The work of loggers changed little between the nineteenth and early twentieth centuries. Their main tools were the two-man crosscut saw and double bit ax. The work day was usually can to can't. That is to say, from the time you can see in the morning to the time you can't see in the evening. In order to effectively work the forests many miles from town, temporary work camps for the loggers were set up by 1904 on side spurs near the work areas. The camps were established as far north as Monroeville, Alabama and could be at a site for several years. Early camp houses were just boxcars, later ones were not much better. The lumber company would utilize these logging camps for more than fifty years.
The Alger-Sullivan Company saw their forests beginning to be depleted before 1920. In the early 1920's, the company adopted the new idea of replanting the woodlands after timber was cut. It was one of the first logging companies in the U.S. to develop a plan of forest management for the regrowth of timber. The company's plan was to have sustainable forests that would keep the mill operating for 100 years.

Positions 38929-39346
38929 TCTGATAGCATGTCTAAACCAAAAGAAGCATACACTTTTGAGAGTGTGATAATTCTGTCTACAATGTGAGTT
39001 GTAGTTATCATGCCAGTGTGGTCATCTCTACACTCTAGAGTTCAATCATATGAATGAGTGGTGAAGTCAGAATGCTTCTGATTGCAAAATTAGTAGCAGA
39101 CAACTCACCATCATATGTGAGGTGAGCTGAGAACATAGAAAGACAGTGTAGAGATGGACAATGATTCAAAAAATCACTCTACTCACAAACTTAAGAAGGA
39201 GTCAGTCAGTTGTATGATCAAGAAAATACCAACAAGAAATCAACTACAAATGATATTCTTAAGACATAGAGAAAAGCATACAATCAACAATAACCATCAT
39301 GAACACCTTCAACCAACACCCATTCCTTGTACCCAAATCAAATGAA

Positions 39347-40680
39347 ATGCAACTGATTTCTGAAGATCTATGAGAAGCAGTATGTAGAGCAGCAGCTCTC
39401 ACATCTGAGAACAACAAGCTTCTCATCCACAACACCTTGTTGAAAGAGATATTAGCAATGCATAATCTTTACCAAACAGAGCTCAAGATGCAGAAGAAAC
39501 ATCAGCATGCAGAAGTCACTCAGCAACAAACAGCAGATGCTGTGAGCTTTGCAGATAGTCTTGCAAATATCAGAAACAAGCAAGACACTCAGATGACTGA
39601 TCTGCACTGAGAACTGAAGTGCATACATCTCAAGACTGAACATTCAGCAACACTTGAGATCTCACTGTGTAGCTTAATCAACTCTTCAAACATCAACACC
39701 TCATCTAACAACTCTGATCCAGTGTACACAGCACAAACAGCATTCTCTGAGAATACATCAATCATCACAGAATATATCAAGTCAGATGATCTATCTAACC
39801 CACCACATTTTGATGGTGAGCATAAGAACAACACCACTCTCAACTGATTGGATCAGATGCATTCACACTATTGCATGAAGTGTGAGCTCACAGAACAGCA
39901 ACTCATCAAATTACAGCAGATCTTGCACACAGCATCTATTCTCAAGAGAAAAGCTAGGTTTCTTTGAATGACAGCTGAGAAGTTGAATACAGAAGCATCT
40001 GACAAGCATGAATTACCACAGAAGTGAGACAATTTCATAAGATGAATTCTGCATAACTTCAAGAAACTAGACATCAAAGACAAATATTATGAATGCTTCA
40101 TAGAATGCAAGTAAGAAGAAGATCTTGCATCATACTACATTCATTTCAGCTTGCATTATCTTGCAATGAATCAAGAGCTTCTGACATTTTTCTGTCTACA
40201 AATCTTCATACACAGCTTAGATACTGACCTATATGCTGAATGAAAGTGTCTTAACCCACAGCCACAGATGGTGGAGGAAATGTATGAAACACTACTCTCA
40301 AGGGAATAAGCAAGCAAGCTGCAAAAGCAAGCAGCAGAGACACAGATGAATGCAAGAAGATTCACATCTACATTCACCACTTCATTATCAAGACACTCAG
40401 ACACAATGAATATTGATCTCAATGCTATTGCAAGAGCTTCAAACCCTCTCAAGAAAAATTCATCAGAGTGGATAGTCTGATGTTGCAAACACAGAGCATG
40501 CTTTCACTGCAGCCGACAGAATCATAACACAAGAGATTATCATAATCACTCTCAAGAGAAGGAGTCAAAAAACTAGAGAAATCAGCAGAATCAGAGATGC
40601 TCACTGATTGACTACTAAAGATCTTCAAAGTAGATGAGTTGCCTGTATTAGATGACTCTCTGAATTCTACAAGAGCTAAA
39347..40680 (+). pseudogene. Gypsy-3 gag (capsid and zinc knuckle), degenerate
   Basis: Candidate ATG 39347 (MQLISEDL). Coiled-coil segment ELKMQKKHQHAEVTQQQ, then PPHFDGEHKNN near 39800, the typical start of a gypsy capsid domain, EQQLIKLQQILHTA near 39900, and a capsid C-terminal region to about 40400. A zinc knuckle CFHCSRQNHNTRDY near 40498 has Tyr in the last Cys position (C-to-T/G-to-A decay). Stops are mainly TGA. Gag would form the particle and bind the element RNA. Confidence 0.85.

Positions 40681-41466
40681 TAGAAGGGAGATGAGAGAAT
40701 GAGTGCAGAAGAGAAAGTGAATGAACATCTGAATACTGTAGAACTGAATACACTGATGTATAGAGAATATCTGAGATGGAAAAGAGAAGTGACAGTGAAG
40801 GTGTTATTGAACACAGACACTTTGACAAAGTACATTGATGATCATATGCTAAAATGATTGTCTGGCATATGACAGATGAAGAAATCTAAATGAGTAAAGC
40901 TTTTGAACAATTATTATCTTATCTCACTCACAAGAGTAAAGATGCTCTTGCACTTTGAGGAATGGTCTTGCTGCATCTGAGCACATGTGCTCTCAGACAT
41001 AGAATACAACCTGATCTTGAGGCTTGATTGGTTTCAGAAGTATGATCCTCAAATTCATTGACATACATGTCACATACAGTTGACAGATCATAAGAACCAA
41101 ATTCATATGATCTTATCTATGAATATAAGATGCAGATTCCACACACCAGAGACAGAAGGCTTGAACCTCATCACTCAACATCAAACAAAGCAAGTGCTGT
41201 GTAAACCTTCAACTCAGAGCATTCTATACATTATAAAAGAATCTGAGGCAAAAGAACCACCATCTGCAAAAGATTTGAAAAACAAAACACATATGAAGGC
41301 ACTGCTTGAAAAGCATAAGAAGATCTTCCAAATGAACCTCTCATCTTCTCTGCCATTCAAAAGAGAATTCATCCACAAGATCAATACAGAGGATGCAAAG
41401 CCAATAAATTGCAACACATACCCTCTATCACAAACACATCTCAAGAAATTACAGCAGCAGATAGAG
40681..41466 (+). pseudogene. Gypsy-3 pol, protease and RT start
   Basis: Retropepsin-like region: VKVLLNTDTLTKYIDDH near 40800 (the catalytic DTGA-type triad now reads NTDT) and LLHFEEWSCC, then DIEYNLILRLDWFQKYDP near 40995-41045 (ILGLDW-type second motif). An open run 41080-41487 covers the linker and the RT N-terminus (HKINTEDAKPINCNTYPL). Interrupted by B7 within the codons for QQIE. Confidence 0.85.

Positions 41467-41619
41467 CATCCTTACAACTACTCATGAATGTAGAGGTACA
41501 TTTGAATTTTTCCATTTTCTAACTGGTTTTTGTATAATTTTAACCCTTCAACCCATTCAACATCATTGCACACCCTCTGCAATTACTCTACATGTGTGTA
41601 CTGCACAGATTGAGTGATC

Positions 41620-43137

The early 1930s saw the introduction of a new tool, the log truck. First intended to replace oxen as a woods transport to the trains, it was quickly discovered that truck operation was very cost effective. Trucks were delivering logs to the saw mill by 1941. At the beginning of World War II many employees left for better paying war-time jobs elsewhere, requiring the company to become more efficient. Before the end of the war, the introduction of stronger trucks, truck mounted hoists, bull-dozers and chainsaws had marked a new era of logging which made the old Escambia Railway obsolete. To help meet the demand for war-time steel, the railroad's last main line tracks were removed in 1945.
Only the Baldwin locomotive Old #100 survived the railways end. Until the mid-1950s it operated as the saw mill's yard engine. It was then retired and put on display with an old company box car in front of the saw mill. In the mid-1970s the locomotive was purchased and rebuilt for the nation's bicentennial celebrations, and through the end of the 1980s it pulled an Indiana tourist train.
The old locomotive was then scrapped and dismantled. Old #100 was later found and purchased by the Alger-Sullivan Historical Society. It was reassembled in Jones Park at Century and today is displayed with the old Alger box car, a last vestige of the Escambia Railway.